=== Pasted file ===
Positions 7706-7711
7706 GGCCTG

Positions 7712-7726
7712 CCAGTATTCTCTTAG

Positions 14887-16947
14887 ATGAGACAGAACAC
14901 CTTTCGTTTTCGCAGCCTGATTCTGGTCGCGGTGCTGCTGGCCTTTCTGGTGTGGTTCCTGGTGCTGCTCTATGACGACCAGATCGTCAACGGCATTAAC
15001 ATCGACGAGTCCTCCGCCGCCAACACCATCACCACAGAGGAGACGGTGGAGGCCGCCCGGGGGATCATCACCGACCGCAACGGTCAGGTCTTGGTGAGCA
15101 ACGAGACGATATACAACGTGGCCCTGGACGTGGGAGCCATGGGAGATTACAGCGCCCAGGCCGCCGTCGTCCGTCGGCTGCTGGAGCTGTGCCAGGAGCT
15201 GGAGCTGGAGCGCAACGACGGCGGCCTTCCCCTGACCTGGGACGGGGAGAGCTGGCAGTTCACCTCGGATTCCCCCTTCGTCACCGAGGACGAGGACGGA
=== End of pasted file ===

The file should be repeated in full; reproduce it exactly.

Positions 7706-7711
7706 GGCCTG

Positions 7712-7726
7712 CCAGTATTCTCTTAG

Positions 14887-16947
14887 ATGAGACAGAACAC
14901 CTTTCGTTTTCGCAGCCTGATTCTGGTCGCGGTGCTGCTGGCCTTTCTGGTGTGGTTCCTGGTGCTGCTCTATGACGACCAGATCGTCAACGGCATTAAC
15001 ATCGACGAGTCCTCCGCCGCCAACACCATCACCACAGAGGAGACGGTGGAGGCCGCCCGGGGGATCATCACCGACCGCAACGGTCAGGTCTTGGTGAGCA
15101 ACGAGACGATATACAACGTGGCCCTGGACGTGGGAGCCATGGGAGATTACAGCGCCCAGGCCGCCGTCGTCCGTCGGCTGCTGGAGCTGTGCCAGGAGCT
15201 GGAGCTGGAGCGCAACGACGGCGGCCTTCCCCTGACCTGGGACGGGGAGAGCTGGCAGTTCACCTCGGATTCCCCCTTCGTCACCGAGGACGAGGACGGA